Farewell, My Lovely, the 1975 adaptation of Raymond Chandler’s hardboiled novel of the same name is an old-fashioned film noir, mixed with touch of 70s cinematic cool. Robert Mitchum takes the lead as Phillip Marlowe, the iconic (and laconic) down-on-his-luck detective with a nose for trouble.
Dick Richards’ film sees Marlowe tracking down the former flame of gigantic ex-con, Moose Malloy (Jack O’Halloran), while also investigating a blackmail plot focusing on Helen Grayle, a flirtatious ‘Dame’, played by Charlotte Rampling. Pretty soon Marlowe is in trouble with both the criminals and with the cops.
All the elements are present to make Farewell, My Lovely a perfect film noir; the hardboiled narration, the jazzy score and Mitchum’s tough as nails Marlowe. It’s the right combination, and the film’s 70s sensibility means that it has a harder edge than its Golden Age counterparts, featuring more sex and violence. The opening credits are also very impressive – they appear to be colourised footage from the 1940s – a great touch.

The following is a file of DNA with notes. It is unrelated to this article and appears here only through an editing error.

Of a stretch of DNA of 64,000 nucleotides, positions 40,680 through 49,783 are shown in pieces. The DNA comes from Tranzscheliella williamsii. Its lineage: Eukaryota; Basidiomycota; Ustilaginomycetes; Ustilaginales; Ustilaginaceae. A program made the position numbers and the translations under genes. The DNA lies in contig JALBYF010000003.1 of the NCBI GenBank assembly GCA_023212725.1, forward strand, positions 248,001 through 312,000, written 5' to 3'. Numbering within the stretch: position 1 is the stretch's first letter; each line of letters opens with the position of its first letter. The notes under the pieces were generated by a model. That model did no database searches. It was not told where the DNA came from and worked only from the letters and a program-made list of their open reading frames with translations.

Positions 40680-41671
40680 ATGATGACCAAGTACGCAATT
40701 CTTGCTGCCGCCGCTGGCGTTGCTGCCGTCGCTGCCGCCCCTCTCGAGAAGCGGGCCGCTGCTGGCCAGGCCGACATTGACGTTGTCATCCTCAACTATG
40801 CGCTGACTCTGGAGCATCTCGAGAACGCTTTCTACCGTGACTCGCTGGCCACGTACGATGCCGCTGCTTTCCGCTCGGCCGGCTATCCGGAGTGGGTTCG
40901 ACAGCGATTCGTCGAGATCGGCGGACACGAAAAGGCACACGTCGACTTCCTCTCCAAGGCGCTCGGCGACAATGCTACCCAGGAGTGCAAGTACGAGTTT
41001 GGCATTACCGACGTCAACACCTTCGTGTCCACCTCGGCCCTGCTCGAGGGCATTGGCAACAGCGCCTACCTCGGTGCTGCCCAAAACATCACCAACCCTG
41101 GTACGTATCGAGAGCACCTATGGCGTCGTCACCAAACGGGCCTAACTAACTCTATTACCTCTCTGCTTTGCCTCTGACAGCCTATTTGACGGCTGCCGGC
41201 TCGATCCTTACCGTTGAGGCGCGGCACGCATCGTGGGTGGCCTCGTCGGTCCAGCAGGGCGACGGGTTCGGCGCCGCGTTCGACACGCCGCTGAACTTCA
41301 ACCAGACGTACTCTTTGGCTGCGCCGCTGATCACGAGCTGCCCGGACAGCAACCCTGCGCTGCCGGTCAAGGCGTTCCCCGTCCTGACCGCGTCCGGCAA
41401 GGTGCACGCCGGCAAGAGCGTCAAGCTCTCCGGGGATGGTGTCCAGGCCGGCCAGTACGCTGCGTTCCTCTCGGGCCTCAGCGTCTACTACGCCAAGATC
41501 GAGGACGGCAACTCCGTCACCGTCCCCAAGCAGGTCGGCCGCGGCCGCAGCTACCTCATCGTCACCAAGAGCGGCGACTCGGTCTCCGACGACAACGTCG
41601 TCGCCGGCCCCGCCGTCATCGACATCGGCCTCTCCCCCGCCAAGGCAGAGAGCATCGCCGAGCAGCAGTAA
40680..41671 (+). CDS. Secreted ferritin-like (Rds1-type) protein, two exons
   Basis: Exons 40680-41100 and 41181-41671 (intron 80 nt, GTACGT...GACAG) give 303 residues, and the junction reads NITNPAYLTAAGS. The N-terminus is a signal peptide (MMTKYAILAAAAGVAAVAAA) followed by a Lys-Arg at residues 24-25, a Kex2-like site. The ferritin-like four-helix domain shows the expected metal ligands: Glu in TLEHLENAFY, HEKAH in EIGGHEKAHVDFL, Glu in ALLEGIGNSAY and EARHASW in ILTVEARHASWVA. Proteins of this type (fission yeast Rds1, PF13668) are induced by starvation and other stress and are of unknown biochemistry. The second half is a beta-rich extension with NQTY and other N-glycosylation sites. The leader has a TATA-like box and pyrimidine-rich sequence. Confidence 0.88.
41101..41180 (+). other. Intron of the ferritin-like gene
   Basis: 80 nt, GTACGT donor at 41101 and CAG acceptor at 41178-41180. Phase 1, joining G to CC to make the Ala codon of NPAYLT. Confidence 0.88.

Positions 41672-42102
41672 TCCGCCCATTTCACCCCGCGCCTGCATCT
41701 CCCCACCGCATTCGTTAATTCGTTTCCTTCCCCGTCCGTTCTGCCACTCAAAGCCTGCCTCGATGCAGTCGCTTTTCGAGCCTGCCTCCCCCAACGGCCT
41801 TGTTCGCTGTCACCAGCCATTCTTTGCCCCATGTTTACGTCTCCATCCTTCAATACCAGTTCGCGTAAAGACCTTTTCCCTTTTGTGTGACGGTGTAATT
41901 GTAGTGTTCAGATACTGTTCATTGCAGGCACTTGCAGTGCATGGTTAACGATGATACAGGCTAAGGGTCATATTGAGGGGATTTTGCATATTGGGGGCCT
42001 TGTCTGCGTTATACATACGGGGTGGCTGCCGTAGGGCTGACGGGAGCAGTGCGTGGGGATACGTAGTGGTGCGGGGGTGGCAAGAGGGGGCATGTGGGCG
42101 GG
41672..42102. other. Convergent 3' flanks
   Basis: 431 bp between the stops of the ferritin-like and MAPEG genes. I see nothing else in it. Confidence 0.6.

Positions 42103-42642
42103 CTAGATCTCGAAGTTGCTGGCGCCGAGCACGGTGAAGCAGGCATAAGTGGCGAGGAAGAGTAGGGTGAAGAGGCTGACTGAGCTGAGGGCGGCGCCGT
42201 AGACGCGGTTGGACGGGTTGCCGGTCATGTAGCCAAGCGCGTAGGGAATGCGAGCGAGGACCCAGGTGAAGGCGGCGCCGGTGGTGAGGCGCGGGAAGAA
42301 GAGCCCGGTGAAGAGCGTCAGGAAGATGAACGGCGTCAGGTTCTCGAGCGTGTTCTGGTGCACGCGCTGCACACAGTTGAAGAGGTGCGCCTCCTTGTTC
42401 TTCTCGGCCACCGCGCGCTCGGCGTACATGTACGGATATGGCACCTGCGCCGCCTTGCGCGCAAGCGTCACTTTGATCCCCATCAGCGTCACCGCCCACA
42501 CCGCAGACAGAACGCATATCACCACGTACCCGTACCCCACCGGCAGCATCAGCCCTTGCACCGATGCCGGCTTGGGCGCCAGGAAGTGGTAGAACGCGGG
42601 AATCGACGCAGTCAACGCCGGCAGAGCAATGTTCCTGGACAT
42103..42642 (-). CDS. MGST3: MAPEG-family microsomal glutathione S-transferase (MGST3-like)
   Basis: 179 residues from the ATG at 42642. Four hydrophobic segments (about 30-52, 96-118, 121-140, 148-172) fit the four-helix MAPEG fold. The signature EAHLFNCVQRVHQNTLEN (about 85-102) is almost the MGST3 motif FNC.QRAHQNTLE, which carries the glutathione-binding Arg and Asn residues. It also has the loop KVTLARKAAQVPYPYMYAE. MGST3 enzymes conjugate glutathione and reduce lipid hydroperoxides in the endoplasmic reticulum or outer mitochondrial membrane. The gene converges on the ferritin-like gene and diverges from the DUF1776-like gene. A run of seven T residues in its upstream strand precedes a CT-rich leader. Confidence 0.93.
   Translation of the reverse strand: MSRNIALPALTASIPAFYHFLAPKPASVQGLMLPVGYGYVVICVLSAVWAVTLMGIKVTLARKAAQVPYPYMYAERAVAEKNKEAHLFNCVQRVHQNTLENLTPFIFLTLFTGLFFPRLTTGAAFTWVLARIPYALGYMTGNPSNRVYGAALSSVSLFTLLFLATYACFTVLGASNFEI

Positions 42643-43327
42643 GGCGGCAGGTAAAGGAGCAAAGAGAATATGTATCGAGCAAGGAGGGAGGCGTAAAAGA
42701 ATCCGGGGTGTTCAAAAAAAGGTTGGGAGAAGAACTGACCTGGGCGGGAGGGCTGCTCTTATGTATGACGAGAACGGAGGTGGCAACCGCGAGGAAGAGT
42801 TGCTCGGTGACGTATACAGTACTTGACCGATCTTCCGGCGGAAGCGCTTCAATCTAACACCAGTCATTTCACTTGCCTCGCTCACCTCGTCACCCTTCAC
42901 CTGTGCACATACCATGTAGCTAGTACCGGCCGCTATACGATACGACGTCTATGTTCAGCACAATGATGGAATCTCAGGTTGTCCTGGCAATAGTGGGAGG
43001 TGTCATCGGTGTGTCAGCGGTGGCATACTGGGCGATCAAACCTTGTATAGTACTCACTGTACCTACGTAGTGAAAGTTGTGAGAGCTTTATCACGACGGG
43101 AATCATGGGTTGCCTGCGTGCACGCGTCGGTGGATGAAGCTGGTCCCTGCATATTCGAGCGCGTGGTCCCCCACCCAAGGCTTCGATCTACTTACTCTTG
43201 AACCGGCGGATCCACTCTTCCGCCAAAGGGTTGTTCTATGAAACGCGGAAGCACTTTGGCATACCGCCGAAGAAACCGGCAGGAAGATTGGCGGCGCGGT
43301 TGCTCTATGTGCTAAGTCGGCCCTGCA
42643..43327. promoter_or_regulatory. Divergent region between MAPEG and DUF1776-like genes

Robert Mitchum is undoubtedly the star of the film, but Richards has also assembled an impressive supporting cast including the aforementioned Rampling, John Ireland, the always great Anthony Zerbe, Harry Dean Stanton and an appearance by Sylvester Stallone in a supporting role. It’s also interesting to note that the film was an early producing effort from über -producer, Jerry Bruckheimer.
Film Noir fans will be in their element with Farewell, My Lovely, while fans of Robert Mitchum will be impressed to see that he still had the goods in his late 50s. The actor went on to play Marlowe one more time in The Big Sleep, directed by the notorious Michael Winner. That film lacked much of what made Farewell, My Lovely great, transporting the action from Los Angeles to 1978 London (!). It’s not a patch of this film, which may just be one of the last great Noirs, or at the very least Robert Mitchum’s last great leading role.